The other truly beautiful building is the colonial French Cathedral.  Built in a ‘neo-moorish’ art deco style, you’d think the blend of seemingly incongruent architectural styles would be hideous, however it is quite enchanting. Sadly it is in a state of decline. We climbed the tower, which has become a pigeonnier, the steps coated thickly in pigeon poo. It’s a crime that the Catholic Church allows these amazing buildings to get to this state.

The Medina in Casablanca was awful - dirty, unpaved, smelly and uninviting, as was the rest of the city that we saw. I think they were laying a new tram track throughout the city centre, but hard to tell, as it looked more like they were tearing it up.

2 days ago we spent the day in Rabat, the capital of Morocco. Expecting the worst, we were pleasantly surprised. We were greeted at the station by gangs of football fans, but there was no aggro and no hooliganism, rather they were singing! Singing in tune! - with lovely voices and big smiles, just out to have a great time.
Chellah ruins with storks on the minaret

Although basically a charmless city, Rabat did have a lovely, small, clean Kasbah with wonderful pastries!! Further highlights were the massive & unfinished mosque, and the wonderful ‘Chellah Ruins”.  The Chellah was built in the 8th century, abandoned in the 12thth century and taken over by storks in the 21st.

Lawrence went shopping – see photo for result…
Tired of choosing an outfit each day, Lawrence turns to Islam.

We are camped north up the coast from Casablanca, and will head south towards El Jadida tomorrow. Apparently things get a little nicer and cleaner around there. So far we have not been really taken with Morocco in general, apart from a few lovely exceptions.

This post written several days ago, but have only just figured out how to use our internet connection!!! More to follow soon.

Friday, February 17, 2012

Mogging around Morocco

Our arrival in Morocco was completely uneventful, apart from meeting some lovely hippies. Customs were uninterested in us, so the sherry stash is in tact – Allah be praised.

Tangier was an intriguing city with the usual blend of old and new. We ventured to the Medina and got shanghaied by Abdul, an unofficial guide. It’s funny how you read about these things happening and you think it’ll never happen to you – but alas we were on a tour of the Kasbah before we realised it!! Abdul was very knowledgeable with a great sense of humour, His english was really very good and of course he knew every street, every doorway, and everybody in the Kasbah, so we had a great fun morning with him. Happy to part with 10 euros for his time.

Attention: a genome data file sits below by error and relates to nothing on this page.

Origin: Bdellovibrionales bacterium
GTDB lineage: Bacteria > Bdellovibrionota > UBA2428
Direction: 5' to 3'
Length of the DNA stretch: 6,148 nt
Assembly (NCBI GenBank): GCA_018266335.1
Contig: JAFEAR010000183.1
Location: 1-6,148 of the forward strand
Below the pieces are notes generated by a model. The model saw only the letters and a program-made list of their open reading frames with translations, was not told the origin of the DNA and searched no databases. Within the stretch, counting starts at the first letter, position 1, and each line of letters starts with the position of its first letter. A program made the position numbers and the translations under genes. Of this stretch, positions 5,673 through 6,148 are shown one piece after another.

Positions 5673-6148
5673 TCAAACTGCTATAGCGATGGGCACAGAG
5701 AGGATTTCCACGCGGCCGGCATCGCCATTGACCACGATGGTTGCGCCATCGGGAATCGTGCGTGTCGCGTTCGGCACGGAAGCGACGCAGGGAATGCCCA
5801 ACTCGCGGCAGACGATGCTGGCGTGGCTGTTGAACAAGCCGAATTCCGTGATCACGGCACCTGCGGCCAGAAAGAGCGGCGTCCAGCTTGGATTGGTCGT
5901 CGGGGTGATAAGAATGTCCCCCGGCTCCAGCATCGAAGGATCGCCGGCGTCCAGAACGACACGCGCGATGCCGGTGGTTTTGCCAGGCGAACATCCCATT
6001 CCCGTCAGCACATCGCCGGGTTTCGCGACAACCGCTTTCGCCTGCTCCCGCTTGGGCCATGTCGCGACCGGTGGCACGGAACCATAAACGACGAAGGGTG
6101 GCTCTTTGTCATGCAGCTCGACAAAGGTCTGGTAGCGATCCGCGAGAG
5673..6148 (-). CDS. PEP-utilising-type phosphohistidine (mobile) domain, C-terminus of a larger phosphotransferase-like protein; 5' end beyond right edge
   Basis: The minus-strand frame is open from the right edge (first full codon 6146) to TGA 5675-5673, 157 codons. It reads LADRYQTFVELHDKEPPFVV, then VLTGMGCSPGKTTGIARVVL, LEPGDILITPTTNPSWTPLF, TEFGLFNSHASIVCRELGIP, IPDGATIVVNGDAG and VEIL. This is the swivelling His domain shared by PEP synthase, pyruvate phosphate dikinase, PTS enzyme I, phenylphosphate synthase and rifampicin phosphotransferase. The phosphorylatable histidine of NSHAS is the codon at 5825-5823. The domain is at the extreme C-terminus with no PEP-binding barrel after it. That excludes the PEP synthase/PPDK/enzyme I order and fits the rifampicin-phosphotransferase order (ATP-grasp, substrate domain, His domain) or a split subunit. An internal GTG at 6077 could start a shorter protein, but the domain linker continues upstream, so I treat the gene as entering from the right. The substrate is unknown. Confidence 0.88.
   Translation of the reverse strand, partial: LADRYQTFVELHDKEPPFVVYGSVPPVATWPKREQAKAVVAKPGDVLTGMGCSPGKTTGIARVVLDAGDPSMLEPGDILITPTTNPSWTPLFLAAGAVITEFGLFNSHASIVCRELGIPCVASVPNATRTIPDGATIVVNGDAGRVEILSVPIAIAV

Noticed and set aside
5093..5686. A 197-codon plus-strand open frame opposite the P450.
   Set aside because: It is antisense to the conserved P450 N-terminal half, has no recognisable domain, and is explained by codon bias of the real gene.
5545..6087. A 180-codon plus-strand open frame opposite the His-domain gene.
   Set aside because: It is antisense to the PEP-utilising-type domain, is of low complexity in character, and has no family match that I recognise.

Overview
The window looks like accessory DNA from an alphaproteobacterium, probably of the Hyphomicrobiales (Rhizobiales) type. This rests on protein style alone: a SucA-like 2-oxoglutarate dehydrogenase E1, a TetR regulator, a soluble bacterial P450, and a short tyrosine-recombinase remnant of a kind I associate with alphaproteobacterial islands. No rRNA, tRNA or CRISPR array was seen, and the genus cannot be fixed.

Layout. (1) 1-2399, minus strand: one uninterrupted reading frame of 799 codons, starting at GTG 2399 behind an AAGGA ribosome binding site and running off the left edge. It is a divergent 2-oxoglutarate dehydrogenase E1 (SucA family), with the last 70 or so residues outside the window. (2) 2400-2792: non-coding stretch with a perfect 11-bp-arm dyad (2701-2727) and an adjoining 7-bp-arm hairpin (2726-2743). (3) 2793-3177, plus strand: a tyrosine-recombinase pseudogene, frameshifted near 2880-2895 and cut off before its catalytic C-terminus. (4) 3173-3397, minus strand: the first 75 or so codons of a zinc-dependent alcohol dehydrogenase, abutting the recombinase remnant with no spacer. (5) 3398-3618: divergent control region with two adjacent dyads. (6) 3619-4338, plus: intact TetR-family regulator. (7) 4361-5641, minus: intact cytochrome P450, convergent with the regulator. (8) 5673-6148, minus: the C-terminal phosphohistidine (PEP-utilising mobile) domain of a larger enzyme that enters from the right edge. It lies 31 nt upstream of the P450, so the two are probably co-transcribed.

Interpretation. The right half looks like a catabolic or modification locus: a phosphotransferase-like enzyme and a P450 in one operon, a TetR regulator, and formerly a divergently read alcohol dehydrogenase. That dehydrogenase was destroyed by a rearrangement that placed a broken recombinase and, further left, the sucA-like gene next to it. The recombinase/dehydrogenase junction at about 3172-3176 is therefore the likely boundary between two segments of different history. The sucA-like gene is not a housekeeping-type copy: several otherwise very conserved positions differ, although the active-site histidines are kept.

The infamous Abdul

The catch was (there always is one), we got left at a restaurant for lunch and got comprehensively ripped off. The food was good but about 3 times the price one should pay. Oh well, lesson learned.

Trying to lose Abdul in the Kasbah

Next stop, a small town called Asilah. We camped in a parking area by the beach that has a guardienne, who charges 50 dirham and a shot of gin. The Medina has been restored beautifully and a delight to wander around, the newer parts of town not so lovely.
Lovely Asilah Medina

100 kms down the road, still on the Atlantic coast is a town called Moulay Bousselham, renowned for it’s bird watching. The town is a dump – literally. It looks like someone decided to build a town on a rubbish tip and forget to get rid of the garbage. It’s quite foul. Our camping spot by the lagoon however, is clean and comfortable. I simply take my cleaning products to the showers and give them a going over before entering. Islamic cleanliness only extends to the body apparently – not anything else.
Thinking of trading in the Mog

We went a bird watching boat trip on the lagoon which was OK, but all those damn gulls look the same to me. Lawrence had a great time and I enjoyed the sun. As I type he’s out in the cold looking for owls, whilst I’m having a quiet sherry in the warmth.
Fishing for Eels in the Lagoon

The restaurant here does home delivery!! Tagine delivered to your Mog door, what a treat, and tonight we can have wine with dinner. Had a few days off the alcohol after over indulging in Spain.

Off towards Rabat…

Saturday, February 11, 2012

Lazy, Hazy, Crazy Days of Winter